Pastor serves ‘Common Good’ via Internet radio
Written by Jeff Woodard
December 15, 2011

The Rev. Robin Blair. (Photo provided)

When it comes to media consumption, the Rev. Robin Blair wants to give parents every opportunity to make healthy choices for their children.

"It's really important to me that children have access online to music, scripture and peer conversation that is not influenced by corporate advertising and does not usurp parental authority," said Blair, founder of Common Good Radio, Internet radio programming designed to lift up voices of children and family.

"Kids can be entertained without any commercials that try to persuade them to desire something unhealthy," said Blair, who also serves a "two-point charge" with Sandstone UCC and Finlayson United Methodist Church  in Sandstone, Minn. "Common Good Radio accepts no corporate advertising because kids are not for sale."

The fallout of traditional media advertising targeted at children cannot be underestimated, she said. "All the ads that your kids are exposed to matter. They shape young minds and hearts, identity and perception."

Roots of Blair's labor of love are traced to her street ministry in central New York state – and to one youth in particular whom she said she believed in, despite his occasional run-ins with the law.

"It made me realize we cannot assume that children recognize their own worth to God and to life's purpose," she said. "They don't know it until we invite them to it."

Starting with a vision in 2008, Blair rolled out the welcome mat. Common Good Radio web streaming began in 2009 and is now heard in 60 countries. Especially catching on with the 10-and-younger crowd, the programming is "simply an attempt to support a compassionate lifestyle," said Blair. "Christian, interfaith, compassionate, you name it – the common good."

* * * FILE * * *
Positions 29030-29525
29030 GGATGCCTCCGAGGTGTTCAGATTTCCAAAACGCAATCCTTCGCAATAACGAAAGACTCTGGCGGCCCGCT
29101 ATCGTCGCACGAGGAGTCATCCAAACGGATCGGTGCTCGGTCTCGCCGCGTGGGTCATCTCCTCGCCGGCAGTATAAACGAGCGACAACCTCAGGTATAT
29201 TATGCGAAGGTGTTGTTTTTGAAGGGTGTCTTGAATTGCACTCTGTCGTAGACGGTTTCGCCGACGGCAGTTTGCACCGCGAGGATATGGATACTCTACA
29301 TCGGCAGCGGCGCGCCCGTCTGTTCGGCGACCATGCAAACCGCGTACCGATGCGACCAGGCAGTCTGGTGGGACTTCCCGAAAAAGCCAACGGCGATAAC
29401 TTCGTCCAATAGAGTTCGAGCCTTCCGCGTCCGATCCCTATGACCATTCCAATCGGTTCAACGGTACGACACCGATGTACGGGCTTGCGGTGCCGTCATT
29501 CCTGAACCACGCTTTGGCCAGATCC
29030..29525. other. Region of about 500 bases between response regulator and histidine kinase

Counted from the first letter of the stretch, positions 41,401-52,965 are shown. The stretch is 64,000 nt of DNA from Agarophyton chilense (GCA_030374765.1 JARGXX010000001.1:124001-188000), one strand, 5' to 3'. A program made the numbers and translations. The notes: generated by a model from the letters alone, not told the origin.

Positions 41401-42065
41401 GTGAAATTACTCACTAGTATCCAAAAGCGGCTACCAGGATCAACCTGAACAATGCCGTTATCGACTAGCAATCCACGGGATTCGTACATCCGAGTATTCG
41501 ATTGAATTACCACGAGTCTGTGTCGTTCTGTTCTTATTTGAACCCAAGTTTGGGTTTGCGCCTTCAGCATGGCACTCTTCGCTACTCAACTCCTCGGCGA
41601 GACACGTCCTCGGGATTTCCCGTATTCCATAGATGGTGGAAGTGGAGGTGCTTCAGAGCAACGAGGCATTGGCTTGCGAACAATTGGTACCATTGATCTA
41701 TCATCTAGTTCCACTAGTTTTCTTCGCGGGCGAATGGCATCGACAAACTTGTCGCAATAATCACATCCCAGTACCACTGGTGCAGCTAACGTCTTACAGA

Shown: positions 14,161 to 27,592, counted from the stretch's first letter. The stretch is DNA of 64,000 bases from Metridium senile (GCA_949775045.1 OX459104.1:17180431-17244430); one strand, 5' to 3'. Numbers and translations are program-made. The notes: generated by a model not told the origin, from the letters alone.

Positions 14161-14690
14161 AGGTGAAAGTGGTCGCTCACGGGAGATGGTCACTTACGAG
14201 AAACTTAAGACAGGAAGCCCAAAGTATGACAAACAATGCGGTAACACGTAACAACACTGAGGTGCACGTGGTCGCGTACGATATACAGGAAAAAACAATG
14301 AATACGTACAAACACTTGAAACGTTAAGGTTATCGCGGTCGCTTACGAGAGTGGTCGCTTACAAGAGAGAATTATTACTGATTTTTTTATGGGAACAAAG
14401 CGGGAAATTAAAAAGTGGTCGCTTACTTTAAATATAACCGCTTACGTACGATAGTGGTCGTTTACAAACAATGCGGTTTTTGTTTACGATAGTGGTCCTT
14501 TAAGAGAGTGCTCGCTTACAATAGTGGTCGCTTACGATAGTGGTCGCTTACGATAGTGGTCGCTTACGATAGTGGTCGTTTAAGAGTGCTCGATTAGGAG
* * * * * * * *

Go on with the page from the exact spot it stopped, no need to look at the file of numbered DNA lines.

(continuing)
On Common Good Radio, a listener is apt to hear a child's voice saying, "Telling the truth is better;" the song "Big Yellow Taxi;" the parable of the Good Samaritan; or the song "Jesus Loves the Little Children."

By submitting audio clips of themselves reflecting on spirit, youth learn to participate safely in online media. Blair encourages youth groups and families to submit recorded reflections on scripture or concepts for use between songs. She also accepts recordings burned on CD – like the one the missionary in Bolivia sent from her Sunday school class.

Blair said she recently observed youth from her church dancing to some of their favorite music. After she heard sexually explicit lyrics, she asked whether they knew what they were hearing – and its implications. "They said, 'Oh, we don't listen to the words. We just really like the beat.'

"Probably that is true for the most part," said Blair. "On the other hand, if you are repeatedly exposed to something like that, don't you pick up on it a little bit?"

Before answering the call to ministry, Blair had been a recording artist, television personality and radio program director. TV program creator is also on her resume.

Those experiences prepared Blair to envision an online radio outreach. She started Common Good Radio with support from the Upper New York Annual Conference, where she was serving at the time.

The station's revenue covers royalties and programming upgrades, but no staff. Blair is appointed to Common Good Radio as an extension ministry of Upper New York Annual Conference, but is not compensated. (Grand Island, N.Y., Trinity United Methodist Church holds the station's fiscal responsibility.)

She accepts online donations for Common Good Radio and is seeking a fundraising volunteer so she can devote time to developing projects such as live broadcasts or a parenting podcast, or starting Faithdreams, a sister station focused on bedtime music.

"Other parent issues have to do with technology, video games, cell phones, computer time," she said. "I would like to see evening programming that offers parents a chance to have those discussions."

Blair's future programming vision also involves clergy podcasting. Discussion topics might include the challenges of living in a religiously pluralistic culture while still building up the body of Christ, she said.

"How do we respectfully hold on to what we believe our faith is calling us to live into – and yet the biggest picture that God provides us is that nothing was made that wasn't made by God. And that's the common good.

"Welcome to Common Good Radio!"

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